Wisconsin Durable Power of Attorney (Financial)

Last Updated: 7/2/2015

Document Description

It’s easy to think of estate planning as something that is needed after our lives are over. However, a thorough estate plan includes documents that provide for a variety of circumstances, some of which occur while still alive. If, for instance, you were to face an illness, injury, incapacitation or even an extended absence, you might require help managing your finances and property. A financial power of attorney can help you adequately prepare for those circumstances.

A financial power of attorney allows you, the principal, to grant power to a trusted individual, known as the agent or attorney-in-fact, in a variety of financial areas. You can specify that the agent can make decisions for you in several areas or in just a few. Granting this power does not take away your right to manage your financial affairs. You can continue to handle matters as long as you like or are able, but the agent would also be able to do so.

The Wisconsin Financial Power of Attorney is a customizable document created in accordance with Wisconsin state laws. It enables you to name an agent and a successor agent if your first choice is unable to perform the required duties. It also allows you to assign which financial duties you would like your agent to perform, including accessing bank accounts and safe deposit boxes, applying for and receiving government benefits, contributing to retirement plans and completing tax returns, just to name a few. You can also add any special instructions limiting or extending the agent’s powers.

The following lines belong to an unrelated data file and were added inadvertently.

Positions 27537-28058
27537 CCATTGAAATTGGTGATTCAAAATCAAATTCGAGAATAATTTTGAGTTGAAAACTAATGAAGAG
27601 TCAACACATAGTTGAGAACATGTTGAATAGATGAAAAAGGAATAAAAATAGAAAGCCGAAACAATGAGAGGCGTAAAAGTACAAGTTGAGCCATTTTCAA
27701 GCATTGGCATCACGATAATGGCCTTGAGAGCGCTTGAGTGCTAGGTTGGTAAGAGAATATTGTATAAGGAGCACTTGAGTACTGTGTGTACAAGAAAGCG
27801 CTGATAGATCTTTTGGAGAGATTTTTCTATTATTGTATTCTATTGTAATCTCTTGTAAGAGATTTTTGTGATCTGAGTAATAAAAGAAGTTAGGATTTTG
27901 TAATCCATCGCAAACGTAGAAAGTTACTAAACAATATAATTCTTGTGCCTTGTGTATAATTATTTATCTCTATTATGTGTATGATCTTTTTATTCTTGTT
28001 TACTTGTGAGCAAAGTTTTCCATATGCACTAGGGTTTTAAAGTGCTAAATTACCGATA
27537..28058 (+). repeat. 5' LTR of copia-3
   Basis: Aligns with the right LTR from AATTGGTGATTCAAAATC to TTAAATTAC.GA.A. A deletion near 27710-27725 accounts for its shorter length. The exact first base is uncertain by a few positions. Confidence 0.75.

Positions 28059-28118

Because this document is considered durable, it contains language that indicates it is to take effect immediately and is not affected by any future mental or physical disability you might have. You may also have it take effect when it is determined that you are unable to manage your property and financial affairs. If you select this option, a physician would have to make that determination in writing.

Although not required, you should have your Wisconsin Financial Power of Attorney witnessed and notarized. You should provide copies of your signed Wisconsin Financial Power of Attorney to your agent, family members and financial institutions and businesses with which your agent will be dealing on your behalf. You can also upload a copy to your ezEstatePlanner Vault, which allows storage of your estate planning documents so that they may be accessed in one secure location.




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